With the introduction of names I couldn’t pronounce, concepts I couldn’t comprehend and an elaborate back story already passing me by, it was clear as I swam into the nuclear weapons disposal facility on Shadow Moses Island that this wasn’t Solid Snake’s first adventure.
This may have been my first foray into tactical espionage action but Solid Snake was a seasoned soldier being yanked from the relative repose of retirement and thrust into the impending decadence of potential nuclear annihilation for a third time.
Before Snake set foot on Shadow Moses he’d already endured years of warfare in Outer Heaven and Zanzibarland. August marked the 25th anniversary of the saga which began in 1987 with the release of Metal Gear, later followed by Metal Gear 2: Solid Snake in 1990, both for the MSX2.
Eventually the ideals imparted unto me by Solid Snake would inform the way I play all games. I would eliminate adversaries, exercising unwavering restraint and inflexible discipline. My every action would be calculated, considered, controlled. But in 1998 the concept of stealth was alien to me. I’d been conditioned by ultraviolence and was reckless and impatient, far from the veteran soldier I was controlling.
Naively sprinting through the docks, I quickly learned the penalty for impatience after taking fire from genome soldiers and being forced back into the water, where I remained, cowering for some time. I couldn’t play this game the way I’d played other games. It wasn’t an option. Success required genuine consideration the likes of which I had never given to a game before. Fear of alerting the guards and prompting the fabled “!” radically altered my behaviour. For the first time I was actually thinking about what I would do next.
Midway through the game I found myself attacking my controller in a desperate bid to keep Solid Snake alive as Revolver Ocelot ran electricity through his body. Snake was being tortured. During this section I had two choices, each of which affected the game’s ending. Submission was the easy choice. But submission somehow didn’t seem in keeping with Solid Snake’s character. I wanted to be a hero, to do Snake justice; I had to endure. I had to tap buttons to replenish Snake’s health as it was quickly drained from him. But at age seven I was simply incapable of tapping at such ferocious speeds. I couldn’t keep Snake alive. Thankfully my father’s nicotine stained fingers were much more nimble than my own. He was able to save my hero.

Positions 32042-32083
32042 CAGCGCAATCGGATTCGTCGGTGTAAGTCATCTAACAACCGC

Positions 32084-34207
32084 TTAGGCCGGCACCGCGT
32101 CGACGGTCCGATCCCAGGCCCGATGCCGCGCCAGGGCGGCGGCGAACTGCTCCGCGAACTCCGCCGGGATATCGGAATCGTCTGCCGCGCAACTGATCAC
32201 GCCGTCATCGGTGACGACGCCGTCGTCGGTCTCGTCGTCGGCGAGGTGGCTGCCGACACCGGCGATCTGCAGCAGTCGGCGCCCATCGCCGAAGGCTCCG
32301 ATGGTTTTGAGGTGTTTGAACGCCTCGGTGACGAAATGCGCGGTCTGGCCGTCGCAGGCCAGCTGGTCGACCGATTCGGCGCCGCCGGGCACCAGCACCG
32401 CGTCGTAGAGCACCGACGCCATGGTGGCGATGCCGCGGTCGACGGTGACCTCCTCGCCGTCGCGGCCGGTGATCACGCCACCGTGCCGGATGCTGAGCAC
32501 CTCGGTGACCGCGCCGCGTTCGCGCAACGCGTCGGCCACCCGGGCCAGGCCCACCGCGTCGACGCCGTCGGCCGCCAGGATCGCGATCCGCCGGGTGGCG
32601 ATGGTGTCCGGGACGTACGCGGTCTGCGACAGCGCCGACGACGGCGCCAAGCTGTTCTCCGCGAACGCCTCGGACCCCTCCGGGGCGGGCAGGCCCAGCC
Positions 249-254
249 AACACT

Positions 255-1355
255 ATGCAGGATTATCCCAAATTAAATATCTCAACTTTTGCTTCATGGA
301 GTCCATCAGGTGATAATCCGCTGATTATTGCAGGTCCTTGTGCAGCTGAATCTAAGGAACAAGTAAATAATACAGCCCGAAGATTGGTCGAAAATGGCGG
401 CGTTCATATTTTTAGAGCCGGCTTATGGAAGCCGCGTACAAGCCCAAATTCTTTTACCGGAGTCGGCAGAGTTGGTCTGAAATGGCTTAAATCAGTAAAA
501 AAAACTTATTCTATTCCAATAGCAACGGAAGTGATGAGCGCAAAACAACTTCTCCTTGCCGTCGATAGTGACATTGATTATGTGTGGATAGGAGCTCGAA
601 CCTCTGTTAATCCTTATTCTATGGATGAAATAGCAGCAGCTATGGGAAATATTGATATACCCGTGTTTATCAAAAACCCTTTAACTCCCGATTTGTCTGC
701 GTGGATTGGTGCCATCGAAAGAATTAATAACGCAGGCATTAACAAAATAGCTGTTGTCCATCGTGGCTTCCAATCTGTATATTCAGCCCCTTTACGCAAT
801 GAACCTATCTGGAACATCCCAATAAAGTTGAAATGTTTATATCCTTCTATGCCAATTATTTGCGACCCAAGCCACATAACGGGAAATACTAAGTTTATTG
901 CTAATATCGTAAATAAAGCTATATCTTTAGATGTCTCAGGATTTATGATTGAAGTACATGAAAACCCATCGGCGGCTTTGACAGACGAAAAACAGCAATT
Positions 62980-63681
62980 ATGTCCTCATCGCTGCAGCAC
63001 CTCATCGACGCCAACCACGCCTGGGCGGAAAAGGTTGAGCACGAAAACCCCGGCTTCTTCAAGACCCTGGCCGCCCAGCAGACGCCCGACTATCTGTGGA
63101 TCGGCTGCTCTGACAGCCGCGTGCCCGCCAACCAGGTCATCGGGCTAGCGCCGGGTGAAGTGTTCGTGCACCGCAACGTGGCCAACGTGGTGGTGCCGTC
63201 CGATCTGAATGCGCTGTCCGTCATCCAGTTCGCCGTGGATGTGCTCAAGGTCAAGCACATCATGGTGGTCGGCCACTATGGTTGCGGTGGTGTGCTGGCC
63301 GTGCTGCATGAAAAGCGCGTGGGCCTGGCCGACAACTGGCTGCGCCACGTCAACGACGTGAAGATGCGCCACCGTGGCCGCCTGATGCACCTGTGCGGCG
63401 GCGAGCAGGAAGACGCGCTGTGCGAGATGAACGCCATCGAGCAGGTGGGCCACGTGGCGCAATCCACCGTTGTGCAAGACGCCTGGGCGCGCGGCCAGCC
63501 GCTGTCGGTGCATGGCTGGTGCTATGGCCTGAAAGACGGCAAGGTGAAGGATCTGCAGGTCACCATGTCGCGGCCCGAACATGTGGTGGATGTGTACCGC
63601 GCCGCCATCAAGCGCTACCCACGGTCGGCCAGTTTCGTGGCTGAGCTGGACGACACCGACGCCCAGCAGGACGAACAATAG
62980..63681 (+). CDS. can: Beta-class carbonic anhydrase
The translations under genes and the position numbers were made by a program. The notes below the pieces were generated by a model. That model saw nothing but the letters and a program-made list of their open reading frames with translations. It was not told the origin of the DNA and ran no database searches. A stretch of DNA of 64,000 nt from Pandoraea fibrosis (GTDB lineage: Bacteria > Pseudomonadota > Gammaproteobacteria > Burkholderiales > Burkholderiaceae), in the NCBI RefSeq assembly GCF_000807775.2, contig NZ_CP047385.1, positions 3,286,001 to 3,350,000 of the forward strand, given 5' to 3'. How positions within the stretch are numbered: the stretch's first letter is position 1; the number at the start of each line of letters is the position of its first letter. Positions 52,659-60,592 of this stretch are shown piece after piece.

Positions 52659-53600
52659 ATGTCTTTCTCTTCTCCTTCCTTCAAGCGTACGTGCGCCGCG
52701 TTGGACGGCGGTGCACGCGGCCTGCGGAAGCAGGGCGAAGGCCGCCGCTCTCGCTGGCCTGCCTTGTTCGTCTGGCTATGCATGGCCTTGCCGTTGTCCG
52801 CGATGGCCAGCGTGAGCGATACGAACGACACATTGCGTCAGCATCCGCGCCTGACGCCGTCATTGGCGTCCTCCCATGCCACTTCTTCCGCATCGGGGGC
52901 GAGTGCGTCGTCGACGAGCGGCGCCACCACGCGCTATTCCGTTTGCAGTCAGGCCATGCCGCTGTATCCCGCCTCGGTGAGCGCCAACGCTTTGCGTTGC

My dad wasn’t always around to help me. Sometimes I was trusted with preventing the world from nuclear armageddon alone. Later in the game I found myself at the summit of Communications Tower B. Suddenly I was attacked by a helicopter gunship piloted by Liquid Snake, Solid Snake’s brother and enemy. He hovered out of sight, hiding beyond the snow and attacking from cover. I couldn’t see him. I didn’t know what to do.
I was equipped with a controller, Snake with Stinger Missiles. I cowered behind the only source of cover atop the tower, shivering as Liquid Snake circled me in his Russian gunship. I observed his movements, I saw how he would duck behind the blizzard and out of my sight, how he would swoop overhead machine-gunning everything in his path. I meticulously studied his attacks and devised my strategy. Lunging out at moments when he was at his weakest, I equipped the Stinger Missiles and fired. Liquid’s ship twitched and exploded as my final missile struck its cold exterior and it was sent tumbling into the white. No sooner had the helicopter hit the ground than I sprang into my father’s room and leapt on his bed. I had done it and I felt I was obliged to inform him of this. I, a seven-year-old boy, had beaten Metal Gear Solid’s sixth boss, the Hind D, alone.
The Metal Gear franchise has been a source of memorable gaming moments like these, for me and countless others. Even in its 25th year it shows no sign of stopping.
Metal Gear’s 25th year has already seen the release of Metal Gear Solid HD Collection featuring remastered ports of Metal Gear Solid 2: Sons of Liberty, Metal Gear Solid 3: Snake Eater and Metal Gear Solid: Peace Walker for XBOX 360 and PlayStation 3.
With the recent confirmation of Metal Gear Solid 5 and that Metal Gear Solid 4: Guns of the Patriots will receive a trophy support four years after its initial release, Metal Gear’s 25th year is shaping up to be a great one for fans.